Hiring an Army of Me

Topic: Job Analysis
Publication: Personnel Psychology (SUMMER 2009)
ArticleUsing web-based frame-of-reference training to decrease biases in personality-based job analysis: An experimental field study
Author: H. Aguinis, M.D. Mazurkiewicz, E.D. Heggestad
Reviewed by: Katie Bachman

Job analysis is one of the cornerstones of Industrial-Organizational Psychology and the method for executing a job analysis is practically gospel. The New Testament of Job Analysis states: Thou shalt include personality measures in your study. While this is still controversial for the Old Testament adherents, including personality measures in job analysis has some face validity and, more importantly, some research to back it up. The problem, however, with implementing a personality-based job analysis (PBJA) comes down to the subject matter experts (SMEs) rating the importance of certain traits to their jobs.

Unlike job tasks, which are as impersonal as concrete, SMEs can base personality questions on something—themselves. That’s the problem. SMEs who see themselves as high on particular traits and see themselves as good performers are likely to determine that their personality profile makes for the best employee, even if that is not optimal. Instead, if you train your SMEs to not use  themselves as a reference point (instead focusing on people in their job in general), you are likely to gather more accurate data in your PBJA. The danger of not training your SMEs properly is the possibility of having an army of slightly less effective personality clones.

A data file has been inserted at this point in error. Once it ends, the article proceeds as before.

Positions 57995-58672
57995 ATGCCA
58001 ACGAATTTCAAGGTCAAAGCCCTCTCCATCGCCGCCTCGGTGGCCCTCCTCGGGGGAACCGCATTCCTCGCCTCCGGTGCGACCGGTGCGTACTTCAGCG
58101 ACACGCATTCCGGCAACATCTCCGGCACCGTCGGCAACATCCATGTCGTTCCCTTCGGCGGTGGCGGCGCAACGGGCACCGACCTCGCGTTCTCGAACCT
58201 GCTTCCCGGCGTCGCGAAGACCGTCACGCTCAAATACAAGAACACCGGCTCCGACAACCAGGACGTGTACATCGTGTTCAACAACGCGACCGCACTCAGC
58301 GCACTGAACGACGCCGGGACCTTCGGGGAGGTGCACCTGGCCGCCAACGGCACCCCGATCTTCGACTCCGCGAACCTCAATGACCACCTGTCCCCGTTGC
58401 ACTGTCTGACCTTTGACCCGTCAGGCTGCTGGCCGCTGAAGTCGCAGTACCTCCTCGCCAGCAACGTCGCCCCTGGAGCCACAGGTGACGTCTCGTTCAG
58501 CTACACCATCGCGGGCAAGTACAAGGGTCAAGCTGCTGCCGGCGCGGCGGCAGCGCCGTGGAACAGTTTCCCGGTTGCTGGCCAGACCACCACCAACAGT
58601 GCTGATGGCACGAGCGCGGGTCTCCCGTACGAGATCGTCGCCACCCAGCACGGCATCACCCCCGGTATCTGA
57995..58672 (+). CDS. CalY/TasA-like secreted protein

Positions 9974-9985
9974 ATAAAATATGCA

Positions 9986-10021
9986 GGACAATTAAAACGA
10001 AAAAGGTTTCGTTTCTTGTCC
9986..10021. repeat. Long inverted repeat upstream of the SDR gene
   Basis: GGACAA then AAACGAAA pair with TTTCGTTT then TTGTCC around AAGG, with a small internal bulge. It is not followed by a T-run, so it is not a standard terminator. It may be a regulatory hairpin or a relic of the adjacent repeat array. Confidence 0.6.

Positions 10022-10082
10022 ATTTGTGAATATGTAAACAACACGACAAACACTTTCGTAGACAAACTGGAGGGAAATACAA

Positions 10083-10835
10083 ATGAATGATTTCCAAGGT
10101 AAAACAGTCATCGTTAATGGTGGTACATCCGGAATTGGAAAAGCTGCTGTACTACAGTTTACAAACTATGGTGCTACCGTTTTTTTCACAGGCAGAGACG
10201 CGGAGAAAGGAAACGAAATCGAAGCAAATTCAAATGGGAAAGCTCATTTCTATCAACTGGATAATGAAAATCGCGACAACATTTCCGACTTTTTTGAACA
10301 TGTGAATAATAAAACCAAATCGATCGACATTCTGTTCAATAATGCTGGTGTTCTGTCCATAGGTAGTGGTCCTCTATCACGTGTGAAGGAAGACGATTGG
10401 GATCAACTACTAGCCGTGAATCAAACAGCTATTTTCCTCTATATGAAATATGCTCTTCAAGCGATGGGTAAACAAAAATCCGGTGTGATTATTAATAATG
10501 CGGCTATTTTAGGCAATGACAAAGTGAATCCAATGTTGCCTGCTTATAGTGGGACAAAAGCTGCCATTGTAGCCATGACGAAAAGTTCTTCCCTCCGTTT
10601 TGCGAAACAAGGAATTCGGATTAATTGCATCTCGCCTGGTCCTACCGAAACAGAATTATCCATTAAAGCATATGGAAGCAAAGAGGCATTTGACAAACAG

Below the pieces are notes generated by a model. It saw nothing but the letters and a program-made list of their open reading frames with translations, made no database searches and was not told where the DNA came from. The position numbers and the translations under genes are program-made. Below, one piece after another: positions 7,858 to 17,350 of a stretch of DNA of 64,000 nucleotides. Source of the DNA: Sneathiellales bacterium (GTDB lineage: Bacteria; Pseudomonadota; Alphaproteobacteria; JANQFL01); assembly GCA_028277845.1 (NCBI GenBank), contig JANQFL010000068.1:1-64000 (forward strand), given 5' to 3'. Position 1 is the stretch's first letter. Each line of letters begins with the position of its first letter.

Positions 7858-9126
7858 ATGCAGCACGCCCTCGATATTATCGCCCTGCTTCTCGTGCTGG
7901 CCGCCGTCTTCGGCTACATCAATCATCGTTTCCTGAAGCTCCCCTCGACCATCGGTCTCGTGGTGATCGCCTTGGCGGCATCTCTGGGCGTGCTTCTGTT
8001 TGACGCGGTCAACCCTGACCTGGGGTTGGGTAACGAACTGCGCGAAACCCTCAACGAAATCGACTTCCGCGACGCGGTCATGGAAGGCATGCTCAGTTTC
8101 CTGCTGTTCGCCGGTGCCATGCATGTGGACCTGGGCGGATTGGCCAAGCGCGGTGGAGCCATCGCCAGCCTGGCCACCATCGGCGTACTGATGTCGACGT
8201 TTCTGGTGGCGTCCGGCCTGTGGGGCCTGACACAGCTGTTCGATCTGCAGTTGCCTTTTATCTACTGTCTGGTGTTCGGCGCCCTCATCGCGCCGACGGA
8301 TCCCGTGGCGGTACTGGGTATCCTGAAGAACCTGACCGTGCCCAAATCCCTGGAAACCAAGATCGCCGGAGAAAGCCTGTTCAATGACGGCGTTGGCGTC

Using frame-of-reference training to keep your SMEs from describing themselves on your PBJA allows you all the benefits of personality measurement with none of the egoism. Amen to that!

Aguinis, H., Mazurkiewicz, M. D., & Heggestad, E. D. (2009). Using web-based
frame-of-reference training to decrease biases in personality-based job analysis.
Personnel Psychology, 62, 405-438.